Zimbabwe stolen funds amnesty: Millions still to be returned
Zimbabwe's President Emmerson Mnangagwa has released the names of hundreds of companies and individuals who failed to return $827m (£590m) illegally stashed abroad despite an amnesty.
After taking office last year Mr Mnangagwa gave individuals and companies 90 days to give up the funds.
He said on Monday it had resulted in $591m being returned, less than half the funds believed to be held abroad.
He has warned that those who fail to comply are at risk of prosecution.
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Mr Mnangagwa, who promised to crackdown on corruption after being sworn into office last year, said he had been left with no choice but to release the 1,800 names, which include manufacturers, miners, small businesses, state-owned entities and even churches.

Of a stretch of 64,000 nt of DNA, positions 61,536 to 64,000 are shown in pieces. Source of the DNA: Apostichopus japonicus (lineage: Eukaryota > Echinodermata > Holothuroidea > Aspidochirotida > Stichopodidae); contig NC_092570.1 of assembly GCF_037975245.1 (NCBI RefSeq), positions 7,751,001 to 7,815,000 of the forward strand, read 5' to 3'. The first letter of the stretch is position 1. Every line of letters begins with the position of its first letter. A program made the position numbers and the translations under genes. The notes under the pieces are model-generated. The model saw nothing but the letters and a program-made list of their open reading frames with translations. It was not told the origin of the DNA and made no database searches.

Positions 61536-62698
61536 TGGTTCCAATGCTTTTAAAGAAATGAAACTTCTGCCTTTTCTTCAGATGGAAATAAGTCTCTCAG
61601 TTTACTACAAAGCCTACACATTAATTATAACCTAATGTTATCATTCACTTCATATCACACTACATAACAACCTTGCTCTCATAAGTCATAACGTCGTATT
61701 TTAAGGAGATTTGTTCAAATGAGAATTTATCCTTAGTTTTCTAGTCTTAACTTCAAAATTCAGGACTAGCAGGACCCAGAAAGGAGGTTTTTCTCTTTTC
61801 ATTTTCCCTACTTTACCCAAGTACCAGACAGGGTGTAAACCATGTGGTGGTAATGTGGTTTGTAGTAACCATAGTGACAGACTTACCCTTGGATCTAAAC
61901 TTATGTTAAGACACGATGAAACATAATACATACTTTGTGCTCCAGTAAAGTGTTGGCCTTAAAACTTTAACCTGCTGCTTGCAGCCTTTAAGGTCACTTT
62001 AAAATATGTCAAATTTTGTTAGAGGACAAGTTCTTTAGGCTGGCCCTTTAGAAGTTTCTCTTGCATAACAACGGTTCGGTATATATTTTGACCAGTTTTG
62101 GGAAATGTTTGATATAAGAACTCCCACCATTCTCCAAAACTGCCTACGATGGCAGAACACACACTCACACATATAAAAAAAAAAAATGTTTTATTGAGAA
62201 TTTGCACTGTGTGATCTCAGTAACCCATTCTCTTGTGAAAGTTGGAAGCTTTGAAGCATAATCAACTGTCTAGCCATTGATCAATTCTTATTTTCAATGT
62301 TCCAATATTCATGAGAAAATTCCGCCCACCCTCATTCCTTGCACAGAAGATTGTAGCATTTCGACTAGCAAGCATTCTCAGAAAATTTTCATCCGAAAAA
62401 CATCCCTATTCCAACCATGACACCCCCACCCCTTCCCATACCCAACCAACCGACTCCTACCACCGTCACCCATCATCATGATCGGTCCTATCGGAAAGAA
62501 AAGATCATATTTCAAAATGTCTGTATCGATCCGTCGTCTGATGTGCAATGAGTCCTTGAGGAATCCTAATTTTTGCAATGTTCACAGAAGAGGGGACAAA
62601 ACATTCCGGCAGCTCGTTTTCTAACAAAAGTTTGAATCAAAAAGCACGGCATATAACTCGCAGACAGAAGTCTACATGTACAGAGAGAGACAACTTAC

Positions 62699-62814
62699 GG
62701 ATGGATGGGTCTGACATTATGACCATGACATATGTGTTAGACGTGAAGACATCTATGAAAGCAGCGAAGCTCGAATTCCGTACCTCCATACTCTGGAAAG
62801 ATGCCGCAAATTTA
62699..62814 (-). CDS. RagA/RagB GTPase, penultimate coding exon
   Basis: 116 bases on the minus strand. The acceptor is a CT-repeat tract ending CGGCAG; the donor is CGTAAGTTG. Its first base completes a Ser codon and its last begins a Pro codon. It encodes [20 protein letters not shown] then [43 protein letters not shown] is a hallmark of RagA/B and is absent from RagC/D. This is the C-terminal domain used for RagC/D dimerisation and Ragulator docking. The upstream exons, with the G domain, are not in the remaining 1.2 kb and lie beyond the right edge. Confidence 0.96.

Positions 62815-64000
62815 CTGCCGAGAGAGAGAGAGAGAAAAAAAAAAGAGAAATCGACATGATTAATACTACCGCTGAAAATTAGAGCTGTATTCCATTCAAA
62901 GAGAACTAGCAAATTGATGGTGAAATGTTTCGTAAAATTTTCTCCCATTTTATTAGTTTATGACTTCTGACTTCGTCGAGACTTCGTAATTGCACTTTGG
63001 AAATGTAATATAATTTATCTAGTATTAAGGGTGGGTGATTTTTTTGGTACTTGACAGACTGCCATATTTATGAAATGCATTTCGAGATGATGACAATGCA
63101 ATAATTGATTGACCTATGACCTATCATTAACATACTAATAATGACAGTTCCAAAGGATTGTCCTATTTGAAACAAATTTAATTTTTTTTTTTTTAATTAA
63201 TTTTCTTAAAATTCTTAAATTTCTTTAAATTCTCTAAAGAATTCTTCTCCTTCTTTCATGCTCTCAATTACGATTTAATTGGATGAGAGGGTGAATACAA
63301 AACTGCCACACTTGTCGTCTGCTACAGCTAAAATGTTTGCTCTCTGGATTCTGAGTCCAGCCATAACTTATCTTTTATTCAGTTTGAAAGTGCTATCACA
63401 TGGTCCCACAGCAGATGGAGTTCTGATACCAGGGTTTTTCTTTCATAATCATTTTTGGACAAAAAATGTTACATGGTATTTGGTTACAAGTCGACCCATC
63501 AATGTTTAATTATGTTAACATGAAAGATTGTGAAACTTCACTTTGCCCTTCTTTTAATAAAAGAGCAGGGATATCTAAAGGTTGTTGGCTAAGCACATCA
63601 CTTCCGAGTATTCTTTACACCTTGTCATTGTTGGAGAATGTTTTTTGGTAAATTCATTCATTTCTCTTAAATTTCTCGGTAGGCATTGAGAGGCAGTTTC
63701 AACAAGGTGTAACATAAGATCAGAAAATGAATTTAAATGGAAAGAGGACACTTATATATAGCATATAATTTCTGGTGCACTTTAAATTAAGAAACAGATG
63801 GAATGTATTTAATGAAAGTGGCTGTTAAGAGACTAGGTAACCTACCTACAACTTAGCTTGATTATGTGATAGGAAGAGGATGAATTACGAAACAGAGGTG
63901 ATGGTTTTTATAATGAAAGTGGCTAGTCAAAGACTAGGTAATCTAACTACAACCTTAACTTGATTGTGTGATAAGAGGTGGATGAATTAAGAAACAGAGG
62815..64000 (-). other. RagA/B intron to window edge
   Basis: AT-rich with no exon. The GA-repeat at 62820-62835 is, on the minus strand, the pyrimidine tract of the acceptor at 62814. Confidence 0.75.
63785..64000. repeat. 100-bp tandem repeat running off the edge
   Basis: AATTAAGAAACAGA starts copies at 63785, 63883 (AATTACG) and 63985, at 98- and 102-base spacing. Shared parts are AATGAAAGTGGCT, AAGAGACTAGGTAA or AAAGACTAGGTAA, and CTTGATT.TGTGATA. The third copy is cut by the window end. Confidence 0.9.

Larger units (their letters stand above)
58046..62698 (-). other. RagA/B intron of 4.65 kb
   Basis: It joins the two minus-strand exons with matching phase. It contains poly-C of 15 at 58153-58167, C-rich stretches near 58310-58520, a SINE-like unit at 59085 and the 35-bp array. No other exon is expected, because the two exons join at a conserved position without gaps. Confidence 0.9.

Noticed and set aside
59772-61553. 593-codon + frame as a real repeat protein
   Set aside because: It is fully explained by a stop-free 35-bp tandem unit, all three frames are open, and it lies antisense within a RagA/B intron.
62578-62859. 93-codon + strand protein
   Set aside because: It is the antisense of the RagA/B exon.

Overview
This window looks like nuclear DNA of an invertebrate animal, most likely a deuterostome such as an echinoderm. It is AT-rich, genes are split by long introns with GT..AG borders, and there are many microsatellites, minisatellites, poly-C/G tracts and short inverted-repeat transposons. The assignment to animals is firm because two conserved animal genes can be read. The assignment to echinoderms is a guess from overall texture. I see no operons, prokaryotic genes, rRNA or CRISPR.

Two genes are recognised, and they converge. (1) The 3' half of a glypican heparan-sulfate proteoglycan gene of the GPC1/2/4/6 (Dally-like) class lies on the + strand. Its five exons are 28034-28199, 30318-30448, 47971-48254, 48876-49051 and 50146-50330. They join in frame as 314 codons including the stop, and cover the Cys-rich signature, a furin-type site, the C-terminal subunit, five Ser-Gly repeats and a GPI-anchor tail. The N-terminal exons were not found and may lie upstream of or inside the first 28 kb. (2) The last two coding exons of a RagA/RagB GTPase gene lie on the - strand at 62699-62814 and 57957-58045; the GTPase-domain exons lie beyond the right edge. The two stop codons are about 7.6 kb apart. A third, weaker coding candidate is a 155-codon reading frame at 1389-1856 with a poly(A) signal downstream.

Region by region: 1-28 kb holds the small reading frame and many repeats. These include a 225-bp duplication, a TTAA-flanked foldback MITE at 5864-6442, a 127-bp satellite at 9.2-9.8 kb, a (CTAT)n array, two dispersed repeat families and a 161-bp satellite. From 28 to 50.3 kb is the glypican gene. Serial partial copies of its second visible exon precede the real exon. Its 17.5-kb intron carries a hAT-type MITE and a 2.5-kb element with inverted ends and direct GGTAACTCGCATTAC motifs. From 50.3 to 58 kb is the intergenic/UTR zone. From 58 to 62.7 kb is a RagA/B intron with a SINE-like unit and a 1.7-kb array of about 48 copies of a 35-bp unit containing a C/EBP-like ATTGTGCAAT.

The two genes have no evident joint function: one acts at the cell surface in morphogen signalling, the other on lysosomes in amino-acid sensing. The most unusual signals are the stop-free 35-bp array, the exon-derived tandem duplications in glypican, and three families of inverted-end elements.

The list of names is divided into three separate groups: export earnings which were kept offshore, companies which owe money for imports which never arrived and people and businesses which have allegedly put funds into foreign banks "under spurious circumstances".
Mining companies dominate the top the first: African Associated Mines, Marange Resources, Canadile Miners, Mbada Diamonds and Jinan Mining are alleged to collectively owe more than $150m to the Zimbabwean government.
Leading the second list is the Ekusileni Medical Centre, an upmarket hospital facility in Bulawayo which closed just a few days after its opening more than a decade ago. According to the list, it is accused of owing more than $3m to the government.
The third list is dominated by people who have allegedly moved money to China.